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Document Max. Freq Min. Freq
Harper's Encyclopedia of United States History (ed. Benson Lossing) 148 0 Browse Search
Baron de Jomini, Summary of the Art of War, or a New Analytical Compend of the Principle Combinations of Strategy, of Grand Tactics and of Military Policy. (ed. Major O. F. Winship , Assistant Adjutant General , U. S. A., Lieut. E. E. McLean , 1st Infantry, U. S. A.) 120 0 Browse Search
George Ticknor, Life, letters and journals of George Ticknor (ed. George Hillard) 90 0 Browse Search
George Bancroft, History of the United States from the Discovery of the American Continent, Vol. 10 64 0 Browse Search
Knight's Mechanical Encyclopedia (ed. Knight) 64 0 Browse Search
H. Wager Halleck , A. M. , Lieut. of Engineers, U. S. Army ., Elements of Military Art and Science; or, Course of Instruction in Strategy, Fortification, Tactis of Battles &c., Embracing the Duties of Staff, Infantry, Cavalry, Artillery and Engineers. Adapted to the Use of Volunteers and Militia. 60 0 Browse Search
George Bancroft, History of the United States from the Discovery of the American Continent, Vol. 3, 15th edition. 42 0 Browse Search
Wendell Phillips, Theodore C. Pease, Speeches, Lectures and Letters of Wendell Phillips: Volume 2 40 0 Browse Search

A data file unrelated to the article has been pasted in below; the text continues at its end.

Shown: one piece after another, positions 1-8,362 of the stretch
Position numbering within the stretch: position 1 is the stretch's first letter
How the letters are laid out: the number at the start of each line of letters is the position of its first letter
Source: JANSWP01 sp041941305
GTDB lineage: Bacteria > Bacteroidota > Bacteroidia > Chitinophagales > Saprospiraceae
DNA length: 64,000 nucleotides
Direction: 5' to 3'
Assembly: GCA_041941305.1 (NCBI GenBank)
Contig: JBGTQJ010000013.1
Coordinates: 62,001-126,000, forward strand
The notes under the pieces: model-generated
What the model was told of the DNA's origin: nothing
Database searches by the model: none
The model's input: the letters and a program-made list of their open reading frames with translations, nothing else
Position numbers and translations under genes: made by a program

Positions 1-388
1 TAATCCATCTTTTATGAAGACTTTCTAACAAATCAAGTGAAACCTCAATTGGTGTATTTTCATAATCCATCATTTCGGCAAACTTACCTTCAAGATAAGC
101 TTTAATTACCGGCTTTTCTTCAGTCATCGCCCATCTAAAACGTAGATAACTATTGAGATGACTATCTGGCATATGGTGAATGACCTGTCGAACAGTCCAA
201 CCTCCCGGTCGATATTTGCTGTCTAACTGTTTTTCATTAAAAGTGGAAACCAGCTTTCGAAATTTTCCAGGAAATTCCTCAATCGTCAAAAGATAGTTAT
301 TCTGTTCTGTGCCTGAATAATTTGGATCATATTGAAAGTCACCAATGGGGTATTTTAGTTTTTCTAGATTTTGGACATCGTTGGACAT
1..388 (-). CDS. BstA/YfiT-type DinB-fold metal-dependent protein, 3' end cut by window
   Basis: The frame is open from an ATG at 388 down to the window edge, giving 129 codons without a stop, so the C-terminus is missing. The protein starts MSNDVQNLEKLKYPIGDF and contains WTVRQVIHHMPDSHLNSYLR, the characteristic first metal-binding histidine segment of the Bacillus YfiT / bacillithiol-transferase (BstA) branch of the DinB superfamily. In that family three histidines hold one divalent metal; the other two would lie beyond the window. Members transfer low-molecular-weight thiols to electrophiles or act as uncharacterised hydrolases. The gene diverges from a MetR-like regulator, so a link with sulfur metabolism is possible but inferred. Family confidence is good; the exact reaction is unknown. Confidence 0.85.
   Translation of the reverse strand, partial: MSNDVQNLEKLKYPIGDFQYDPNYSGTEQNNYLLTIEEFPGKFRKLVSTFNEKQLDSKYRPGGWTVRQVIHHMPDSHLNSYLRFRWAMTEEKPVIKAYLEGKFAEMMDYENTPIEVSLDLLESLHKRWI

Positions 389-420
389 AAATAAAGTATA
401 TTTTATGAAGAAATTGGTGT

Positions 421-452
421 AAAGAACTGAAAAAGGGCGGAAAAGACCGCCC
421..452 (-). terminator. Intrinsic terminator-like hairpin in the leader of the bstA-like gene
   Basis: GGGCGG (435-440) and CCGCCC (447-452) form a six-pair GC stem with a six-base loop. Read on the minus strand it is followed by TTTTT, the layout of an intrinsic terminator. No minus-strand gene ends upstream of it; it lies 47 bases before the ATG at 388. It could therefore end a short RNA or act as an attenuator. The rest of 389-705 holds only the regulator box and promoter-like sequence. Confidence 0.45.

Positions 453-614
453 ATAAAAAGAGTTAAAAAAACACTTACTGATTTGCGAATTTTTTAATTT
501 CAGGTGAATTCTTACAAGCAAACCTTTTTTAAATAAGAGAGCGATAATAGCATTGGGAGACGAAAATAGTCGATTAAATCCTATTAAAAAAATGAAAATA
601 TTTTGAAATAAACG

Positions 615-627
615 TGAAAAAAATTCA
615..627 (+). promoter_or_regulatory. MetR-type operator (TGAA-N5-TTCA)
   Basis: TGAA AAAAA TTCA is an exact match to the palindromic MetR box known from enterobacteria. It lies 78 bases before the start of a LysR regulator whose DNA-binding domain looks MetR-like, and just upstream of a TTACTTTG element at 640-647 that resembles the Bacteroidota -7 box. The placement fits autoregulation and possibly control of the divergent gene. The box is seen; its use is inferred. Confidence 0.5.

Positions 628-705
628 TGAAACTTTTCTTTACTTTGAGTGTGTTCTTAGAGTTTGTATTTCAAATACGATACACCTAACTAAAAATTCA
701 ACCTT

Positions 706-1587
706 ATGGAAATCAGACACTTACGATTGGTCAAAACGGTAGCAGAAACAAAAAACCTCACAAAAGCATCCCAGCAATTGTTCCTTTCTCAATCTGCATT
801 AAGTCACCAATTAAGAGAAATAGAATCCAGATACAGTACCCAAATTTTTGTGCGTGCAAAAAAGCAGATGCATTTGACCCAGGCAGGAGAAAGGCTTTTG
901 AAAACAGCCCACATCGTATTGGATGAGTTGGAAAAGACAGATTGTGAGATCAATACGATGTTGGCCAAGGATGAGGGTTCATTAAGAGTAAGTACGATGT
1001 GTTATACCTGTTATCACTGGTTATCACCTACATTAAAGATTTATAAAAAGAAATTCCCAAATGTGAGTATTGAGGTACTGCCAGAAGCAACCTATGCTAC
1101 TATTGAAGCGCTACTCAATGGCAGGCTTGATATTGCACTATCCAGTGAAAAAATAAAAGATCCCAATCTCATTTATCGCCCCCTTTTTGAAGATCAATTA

George Bancroft, History of the United States from the Discovery of the American Continent, Vol. 4, 15th edition. 38 0 Browse Search
Edward L. Pierce, Memoir and letters of Charles Sumner: volume 3 24 0 Browse Search
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Browsing named entities in Abraham Lincoln, Stephen A. Douglas, Debates of Lincoln and Douglas: Carefully Prepared by the Reporters of Each Party at the times of their Delivery.. You can also browse the collection for Austria (Austria) or search for Austria (Austria) in all documents.

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Congress to make local laws and establish the domestic institutions and police regulations uniformly throughout the United States. Are you prepared for such a change in the institutions of your country? Whenever you shall have blotted out the State sovereignties, abolished the State Legislatures, and consolidated all the power in the Federal Government, you will have established a consolidated Empire as destructive to the liberties of the people and the rights of the citizen as that of Austria; or Russia, or any other despotism that rests upon the necks of the people. How is it possible for Mr. Lincoln to carry out his cherished principle of abolishing slavery everywhere or establishing it everywhere, except by the mode which I have pointed out-by an amendment to the Constitution to the effect that I have suggested? There is no other possible mode. Mr. Lincoln intends resorting to that, or else he means nothing by the great principle upon which he desires to he elected. My fr